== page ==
Now, that long cylinder gives the explosion chamber more space and more time in that chamber, that allows more gas to escape at the cylinder/barrel gap. What that does is rob velocity. In my 1911 I can expect maybe 850 fps with standard ball ammo. Firing that same ammo in my Governor loses about 100 fps. In other words only about 750 fps. The most accurate and powerful 45 Colt I have found with standard pressure loads is the Hornady. Lever Evolution rounds. They get near factory velocities and shoot under 3 inches. These Guns have fixed sights and short barrels, not much better accuracy can be expected.

The Hornady load is my go to load for all 45 Colt handguns. I do have a Bisley, which takes the bear loads with power equal to 44 mag, a totally different animal.

Just saying, the long cylinders do not necessarily affect accuracy. I have also found, that just like every other gun, some ammo shoots very accurate and some does not. So, do not believe what people may say if they do not own them. I have six guns that shoot 45 Colt and load them from mild to wild. The real measurable difference at 25 yards is maybe 1 inch, and that is comparing a 5.5 inch Bisley Blackhawk to a Smith and Wesson Governor with a 2.75 inch barrel. FWIW.
 
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if you want to duplicate the 45 acp in the 45 colt you just need to drop the bullet weight and load it light.
i don't know how much lighter you can go than 14-K in pressure, or how much less recoil you need than a 45 colt.
but there's tons of options out there to go even lower.

how about a 165gr. bullet from a 45 colt case moseying along at about 700 fps.
that puts the recoil level lower than a 38 special in the heavier gun.

if you want less than that, crossman makes a pretty decent bb gun.
Or shoot round balls in either the 45 Colt or 45 acp at about that speed. . One of mine is a 45 acp aluminum case with 7.7cc of Green Dot Gas Tints and shades Magenta Font Electric blue
and a powder coated 141 grain round ball. Looks like this as I have posted several times. Steel cases are even better and brass work fine if that is all you have.
 

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Discussion Starter · #18 ·
That freebore issue is gun dependant and often more hype that truth. Example. The Taurus Judge and the Smith And Wesson Governor both take 410 shotgun and 45 Colt. The smallest one takes the 2.5 inch 410 shell, that means the cylinder is actually 3 inches long, the Taurus Magnum version is 3.5 inches long. The natural concern was that the free bore or free space in the cylinder in front of the 45 Colt was believed to be such that it would destroy accuracy. That is theory, not science. Gun writers make that stuff up and we all just naturally take it as gospel.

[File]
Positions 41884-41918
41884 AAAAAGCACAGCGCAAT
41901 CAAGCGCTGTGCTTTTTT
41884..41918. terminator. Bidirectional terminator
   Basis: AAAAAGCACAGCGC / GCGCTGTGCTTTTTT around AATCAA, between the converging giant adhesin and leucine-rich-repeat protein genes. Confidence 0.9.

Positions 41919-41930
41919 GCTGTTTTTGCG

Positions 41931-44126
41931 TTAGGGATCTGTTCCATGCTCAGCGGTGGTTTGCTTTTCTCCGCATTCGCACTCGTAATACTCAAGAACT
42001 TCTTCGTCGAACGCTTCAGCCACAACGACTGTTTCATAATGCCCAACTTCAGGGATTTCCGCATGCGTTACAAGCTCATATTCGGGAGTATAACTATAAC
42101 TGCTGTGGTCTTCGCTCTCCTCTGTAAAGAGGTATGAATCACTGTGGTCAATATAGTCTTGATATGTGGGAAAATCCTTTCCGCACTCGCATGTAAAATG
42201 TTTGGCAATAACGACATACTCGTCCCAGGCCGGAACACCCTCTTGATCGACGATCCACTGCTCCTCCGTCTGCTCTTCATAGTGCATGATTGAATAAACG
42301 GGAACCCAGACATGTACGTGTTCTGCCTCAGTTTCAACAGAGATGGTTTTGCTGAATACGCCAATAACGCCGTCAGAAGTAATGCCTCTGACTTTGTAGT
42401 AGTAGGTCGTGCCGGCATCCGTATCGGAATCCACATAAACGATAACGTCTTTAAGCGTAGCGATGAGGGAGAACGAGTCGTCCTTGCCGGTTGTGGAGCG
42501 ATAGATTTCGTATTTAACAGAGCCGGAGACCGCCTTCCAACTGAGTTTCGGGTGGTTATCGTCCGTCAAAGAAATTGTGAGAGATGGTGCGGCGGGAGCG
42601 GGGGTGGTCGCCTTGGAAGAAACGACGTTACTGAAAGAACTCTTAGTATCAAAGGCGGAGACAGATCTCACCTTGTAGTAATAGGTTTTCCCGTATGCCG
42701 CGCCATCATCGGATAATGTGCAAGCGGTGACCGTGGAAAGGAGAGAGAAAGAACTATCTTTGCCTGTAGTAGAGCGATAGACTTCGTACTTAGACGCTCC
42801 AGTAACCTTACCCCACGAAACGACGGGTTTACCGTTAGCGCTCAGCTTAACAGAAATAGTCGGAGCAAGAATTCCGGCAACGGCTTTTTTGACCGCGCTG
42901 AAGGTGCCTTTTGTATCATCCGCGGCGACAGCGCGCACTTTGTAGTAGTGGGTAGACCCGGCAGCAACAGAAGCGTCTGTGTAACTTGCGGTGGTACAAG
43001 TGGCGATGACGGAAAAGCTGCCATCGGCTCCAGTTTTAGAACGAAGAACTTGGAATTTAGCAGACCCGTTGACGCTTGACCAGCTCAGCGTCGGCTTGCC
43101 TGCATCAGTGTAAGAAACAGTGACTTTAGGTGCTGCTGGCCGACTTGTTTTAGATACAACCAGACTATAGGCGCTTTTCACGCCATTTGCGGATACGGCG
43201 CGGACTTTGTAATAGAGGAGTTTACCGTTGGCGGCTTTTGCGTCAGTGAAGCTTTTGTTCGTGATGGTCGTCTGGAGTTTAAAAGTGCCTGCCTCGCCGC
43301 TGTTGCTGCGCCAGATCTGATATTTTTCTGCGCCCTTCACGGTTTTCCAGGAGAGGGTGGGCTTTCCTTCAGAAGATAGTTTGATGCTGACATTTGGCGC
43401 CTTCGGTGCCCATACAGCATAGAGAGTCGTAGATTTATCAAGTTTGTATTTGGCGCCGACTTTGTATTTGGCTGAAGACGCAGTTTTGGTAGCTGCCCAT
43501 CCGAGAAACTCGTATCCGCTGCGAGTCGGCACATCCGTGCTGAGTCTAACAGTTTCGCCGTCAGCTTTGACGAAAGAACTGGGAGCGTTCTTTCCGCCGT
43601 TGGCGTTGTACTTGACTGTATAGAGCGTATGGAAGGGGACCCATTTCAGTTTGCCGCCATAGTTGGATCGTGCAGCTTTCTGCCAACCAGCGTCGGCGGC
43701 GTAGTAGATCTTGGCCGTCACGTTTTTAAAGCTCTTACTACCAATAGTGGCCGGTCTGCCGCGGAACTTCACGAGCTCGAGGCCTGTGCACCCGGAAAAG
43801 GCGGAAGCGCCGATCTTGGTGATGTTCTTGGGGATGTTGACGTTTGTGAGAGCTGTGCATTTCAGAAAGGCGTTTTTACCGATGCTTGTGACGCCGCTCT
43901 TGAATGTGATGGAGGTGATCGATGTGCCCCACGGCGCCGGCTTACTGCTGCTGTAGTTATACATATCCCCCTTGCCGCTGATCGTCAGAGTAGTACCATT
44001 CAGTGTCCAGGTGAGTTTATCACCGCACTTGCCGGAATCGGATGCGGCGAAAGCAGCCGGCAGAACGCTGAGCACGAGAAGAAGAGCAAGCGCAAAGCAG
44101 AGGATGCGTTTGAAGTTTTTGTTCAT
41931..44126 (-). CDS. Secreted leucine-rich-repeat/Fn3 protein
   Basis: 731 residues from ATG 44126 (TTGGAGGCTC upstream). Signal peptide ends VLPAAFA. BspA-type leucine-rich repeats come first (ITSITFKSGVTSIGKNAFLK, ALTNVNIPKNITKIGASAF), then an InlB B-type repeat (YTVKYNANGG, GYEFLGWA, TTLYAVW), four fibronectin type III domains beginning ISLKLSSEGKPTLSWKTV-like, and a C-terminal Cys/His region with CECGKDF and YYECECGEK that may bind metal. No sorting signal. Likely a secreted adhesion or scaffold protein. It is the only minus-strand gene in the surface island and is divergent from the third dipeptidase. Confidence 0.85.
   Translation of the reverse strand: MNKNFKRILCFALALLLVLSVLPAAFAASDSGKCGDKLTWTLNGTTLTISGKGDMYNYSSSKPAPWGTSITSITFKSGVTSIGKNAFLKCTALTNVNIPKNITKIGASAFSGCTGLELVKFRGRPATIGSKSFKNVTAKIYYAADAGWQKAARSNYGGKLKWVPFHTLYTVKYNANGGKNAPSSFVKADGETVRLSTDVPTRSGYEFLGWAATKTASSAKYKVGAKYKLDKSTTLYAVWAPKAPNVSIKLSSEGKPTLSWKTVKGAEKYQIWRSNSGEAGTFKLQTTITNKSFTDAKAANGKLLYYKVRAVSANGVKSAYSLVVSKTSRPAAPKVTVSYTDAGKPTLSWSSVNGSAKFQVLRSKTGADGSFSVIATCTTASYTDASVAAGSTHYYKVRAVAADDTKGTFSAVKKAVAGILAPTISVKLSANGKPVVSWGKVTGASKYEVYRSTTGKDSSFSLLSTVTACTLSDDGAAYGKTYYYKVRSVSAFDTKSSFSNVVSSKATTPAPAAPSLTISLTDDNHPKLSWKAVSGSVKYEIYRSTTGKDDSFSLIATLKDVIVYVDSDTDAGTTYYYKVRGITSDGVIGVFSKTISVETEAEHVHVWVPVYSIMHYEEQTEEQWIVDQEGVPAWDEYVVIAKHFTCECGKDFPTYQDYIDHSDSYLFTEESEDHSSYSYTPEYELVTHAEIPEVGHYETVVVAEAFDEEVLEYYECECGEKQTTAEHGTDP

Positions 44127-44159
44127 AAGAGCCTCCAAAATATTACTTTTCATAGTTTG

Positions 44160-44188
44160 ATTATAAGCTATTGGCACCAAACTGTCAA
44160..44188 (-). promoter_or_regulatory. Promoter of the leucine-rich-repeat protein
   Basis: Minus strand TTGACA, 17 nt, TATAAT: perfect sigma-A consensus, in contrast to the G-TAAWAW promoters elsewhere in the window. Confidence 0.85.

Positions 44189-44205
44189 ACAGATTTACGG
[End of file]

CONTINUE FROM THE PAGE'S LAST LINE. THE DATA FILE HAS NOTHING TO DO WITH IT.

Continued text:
The accuracy of a bullet in a revolver is not much effected by the cylinder, it is more related to the bullet entering the forcing cone, and sealing in the barrel. The barrel then imparts the spin and determines the level of accuracy. Those two Guns can be expected to shoot under 3 inch groups at 25 yards. They are snub nose Guns.

Now, the Governor also takes the 45 acp in moon clips. The 45 acp looks tiny in that 3 inch cylinder, but the science is the same. The forcing cone and barrel determine most of the accuracy,. Again, about 3 inch groups at 25 yards, the same standard law enforcement sets for duty Guns.

Now, that long cylinder gives the explosion chamber more space and more time in that chamber, that allows more gas to escape at the cylinder/barrel gap. What that does is rob velocity. In my 1911 I can expect maybe 850 fps with standard ball ammo. Firing that same ammo in my Governor loses about 100 fps. In other words only about 750 fps. The most accurate and powerful 45 Colt I have found with standard pressure loads is the Hornady. Lever Evolution rounds. They get near factory velocities and shoot under 3 inches. These Guns have fixed sights and short barrels, not much better accuracy can be expected.

The Hornady load is my go to load for all 45 Colt handguns. I do have a Bisley, which takes the bear loads with power equal to 44 mag, a totally different animal.

Just saying, the long cylinders do not necessarily affect accuracy. I have also found, that just like every other gun, some ammo shoots very accurate and some does not. So, do not believe what people may say if they do not own them. I have six guns that shoot 45 Colt and load them from mild to wild. The real measurable difference at 25 yards is maybe 1 inch, and that is comparing a 5.5 inch Bisley Blackhawk to a Smith and Wesson Governor with a 2.75 inch barrel. FWIW.
Thank you. This was illuminating and makes a lot of sense. I appreciate your input and knowledge accrued through application and experience.
 

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I don't know what weight cast bullet dad uses, but he likes to seat a cast bullet over a 30gr pistol pyrdex pellet and shoot them out of his Blackhawk. I've shot a few and didn't think the recoil was bad.